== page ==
Absence, Presence & Sacramental Asceticism on the Road to Emmaus

Asceticism, Sacraments, Absence, Presence, Jesus

The Sacraments: The Word of God at the Mercy of the Body by Louis-Marie Chauvet published by Liturgical Press.

In the liturgy this weekend we hear that famous story of the two disciples on the road to Emmaus.  This has become one of my favorite stories in the entire Bible and it was due in large part to reading the theologian Louis-Marie Chauvet’s The Sacraments: The Word of God at the Mercy of the Body while studying toward my master’s in Systematics in the early 2000s.  Through this story, Chauvet highlights a paradoxical dynamic of absence and presence that is a necessary ingredient in authentic sacramental practice.  I also reflected on this dynamic of absence and presence in a previous post, which also characterizes the Ascension of Jesus, which we will celebrate a little later in the Easter season.  Chauvet is pointing toward what I have called a asceticism toward the sacraments, or a sacramental asceticism.

Chauvet’s The Sacraments is a shorter (just under 200 pages), more condensed version of his larger work titled Symbol and Sacrament: A Reinterpretation of Christian Existence.  At 592 pages, I’m thankful for the condensed version (a lot less reading at Comprehensive Exam time), but as with anything condensed, it was, well, dense.  While the theology is difficult to get through at times, it was very rewarding to read.  Chauvet is not only a professor of theology, but a pastor of a parish in France.  When first reading him this lent a kind of authenticity and authority to his writings that endeared them to me.  The fact that I keep recalling many of his key concepts all these years later confirms my initial assumptions.

Chauvet’s reflection on the Road to Emmaus story has stayed with me all these years because he uses the story as a concrete example of what he is arguing in the book.  The key element Chauvet is trying to illustrate with the Road to Emmaus story is a paradoxical dynamic of the absence and presence of Jesus in the Sacraments.  This dynamic necessarily involves a sacramental asceticism, as we’ll see.  His reflection on the story can be found on pages 23-28 in the book and this section can be viewed in its entirety on Google Books.

He begins his reflection by presenting the Emmaus story as posing a fundamental question about Christian discipleship:

In the background of this account there is a question, a questions which was that of the two disciples of Emmaus, one of the m named Cleopas.  But a question which is that of any disciple of Jesus, today as yesterday: “If it is true that Jesus arose and that he is alive, how is it that we do not see him, that we cannot see / touch / find him?” Luke respond to this question, which is the central question of faith, with a catechesis in the form a story, a story that has an exemplary value for every believer.

He goes on to highlight the two disciples’ conversion experience.  This conversion experience, according to Chauvet, is a performance, which he defines as “the passage from non-faith to faith, from closed eyes to open eyes, from lack of comprehension to recognition.”  This conversion/performance requires a level of competence in order to be successful.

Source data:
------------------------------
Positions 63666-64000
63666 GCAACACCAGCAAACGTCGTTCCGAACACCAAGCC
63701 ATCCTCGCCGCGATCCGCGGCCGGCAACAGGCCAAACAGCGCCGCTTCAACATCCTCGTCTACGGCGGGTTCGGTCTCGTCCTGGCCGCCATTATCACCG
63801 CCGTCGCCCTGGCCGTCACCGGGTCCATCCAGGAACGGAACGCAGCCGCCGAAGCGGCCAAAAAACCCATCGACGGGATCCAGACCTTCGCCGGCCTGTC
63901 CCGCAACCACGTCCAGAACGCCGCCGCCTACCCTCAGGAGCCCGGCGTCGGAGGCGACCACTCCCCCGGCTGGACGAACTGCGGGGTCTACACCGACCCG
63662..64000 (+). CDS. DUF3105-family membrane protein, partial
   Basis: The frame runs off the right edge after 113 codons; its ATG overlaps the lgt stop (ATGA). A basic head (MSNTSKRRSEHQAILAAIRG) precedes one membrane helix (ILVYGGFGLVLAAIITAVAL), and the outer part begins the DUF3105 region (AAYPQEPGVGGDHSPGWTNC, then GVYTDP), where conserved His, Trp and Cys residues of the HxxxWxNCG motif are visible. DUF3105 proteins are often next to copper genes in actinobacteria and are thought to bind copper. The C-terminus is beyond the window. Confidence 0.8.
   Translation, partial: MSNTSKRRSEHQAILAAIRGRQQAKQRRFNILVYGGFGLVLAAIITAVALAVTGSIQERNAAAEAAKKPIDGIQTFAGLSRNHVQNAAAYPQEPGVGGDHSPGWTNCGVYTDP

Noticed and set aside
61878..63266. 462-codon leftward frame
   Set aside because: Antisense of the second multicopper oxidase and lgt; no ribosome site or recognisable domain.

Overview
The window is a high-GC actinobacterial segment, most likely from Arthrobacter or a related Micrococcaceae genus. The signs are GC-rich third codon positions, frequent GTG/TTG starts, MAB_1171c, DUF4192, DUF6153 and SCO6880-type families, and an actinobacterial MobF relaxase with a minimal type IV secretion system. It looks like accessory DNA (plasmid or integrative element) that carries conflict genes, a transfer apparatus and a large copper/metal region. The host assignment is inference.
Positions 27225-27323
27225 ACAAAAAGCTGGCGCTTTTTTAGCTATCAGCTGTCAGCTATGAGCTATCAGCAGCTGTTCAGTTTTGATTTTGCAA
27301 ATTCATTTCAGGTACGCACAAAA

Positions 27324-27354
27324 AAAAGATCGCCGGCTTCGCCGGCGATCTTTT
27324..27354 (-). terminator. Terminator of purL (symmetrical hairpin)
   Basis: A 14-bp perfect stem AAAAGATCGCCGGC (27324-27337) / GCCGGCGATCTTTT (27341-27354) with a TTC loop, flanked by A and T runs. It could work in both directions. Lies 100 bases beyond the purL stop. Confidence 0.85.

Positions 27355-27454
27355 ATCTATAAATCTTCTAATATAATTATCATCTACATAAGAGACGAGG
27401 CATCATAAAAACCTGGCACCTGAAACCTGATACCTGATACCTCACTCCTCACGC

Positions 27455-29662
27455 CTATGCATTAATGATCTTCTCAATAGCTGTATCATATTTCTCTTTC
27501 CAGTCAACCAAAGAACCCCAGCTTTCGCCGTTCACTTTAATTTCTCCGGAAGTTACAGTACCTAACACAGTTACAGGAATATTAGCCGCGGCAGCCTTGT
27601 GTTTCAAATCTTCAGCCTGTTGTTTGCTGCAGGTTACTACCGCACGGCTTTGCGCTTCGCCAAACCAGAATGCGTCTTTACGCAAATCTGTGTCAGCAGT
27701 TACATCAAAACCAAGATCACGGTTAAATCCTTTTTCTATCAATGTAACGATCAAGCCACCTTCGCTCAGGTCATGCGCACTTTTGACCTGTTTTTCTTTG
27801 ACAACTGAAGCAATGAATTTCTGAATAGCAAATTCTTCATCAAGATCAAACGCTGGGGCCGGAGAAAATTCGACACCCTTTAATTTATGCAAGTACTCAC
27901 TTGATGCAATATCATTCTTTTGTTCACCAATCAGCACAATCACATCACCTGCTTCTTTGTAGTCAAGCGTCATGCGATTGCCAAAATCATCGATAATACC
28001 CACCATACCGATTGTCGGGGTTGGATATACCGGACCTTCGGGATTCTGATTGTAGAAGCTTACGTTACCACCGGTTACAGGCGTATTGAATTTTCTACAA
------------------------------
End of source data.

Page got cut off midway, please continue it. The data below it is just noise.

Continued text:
Chauvet goes on:

The story describes how this competence is obtained.  Three indicators having to do with time mark it: a first stop on the road: “They stood still, looking sad” (v. 17); the rest at Emmaus: “So he went in to stay with them” (v. 29); the return to Jerusalem: “That same hour they got up and returned to Jerusalem” (v. 33).

Chauvet proceeds to reflect on each of the three verses within the story.  He uses the Emmaus story to illustrate what dubs “the renunciation of immediacy,” which is central to his entire understanding of the sacraments.  This is where what I’m calling a sacramental asceticism comes into play.

If it is indeed the foundational discourse of the church (its kerygma) we perceive here behind the discourse of the risen Jesus on the Scriptures, the issue which dominates the whole story becomes clear: you cannot arrive at the recognition of the risen Jesus unless you renounce seeing / touching / finding him by undeniable proofs.  Faith, begins precisely with such a renunciation of the immediacy of the see / know and with the assent to the mediation of the church [CS: bold emphasis added]

He continues:

So, the “performance” of the passage from no-faith to faith requires the same separation from the desire for immediate proof as previously and the same assent to the mediation of the church: it is the church celebrating the Eucharist as his prayer and his action, as it is in the church welcoming the Scriptures as his word, that it is possible to recognize that Christ is alive.


The two disciples’ eyes were opened but on emptiness because, as soon as he was recognized, “he vanished from their sight” (v. 31).  However, this emptiness is now for them full of a presence which they are going to announce “that same hour.” [CS: Bold emphasis added]

It is this paradoxical dynamic of absence and presence that characterizes an authentic sacramental economy.  This “renunciation of immediacy” forms the core of a kind of asceticism that he also finds necessary to fruitfully participate in the sacraments.  Again, sacramental asceticism is my term, not Chauvet’s, but I think it accurately describes what he is driving at not only in his reflection on the Road to Emmaus story, but it is an essential ingredient in an authentic sacramental practice.  Additionally, this sacramental asceticism requires that one wholeheartedly accept the liturgy, authority, and teaching of the Church.

Thus, Chauvet concludes:

You too must convert your desire for immediacy and assent to the mediation of the church.


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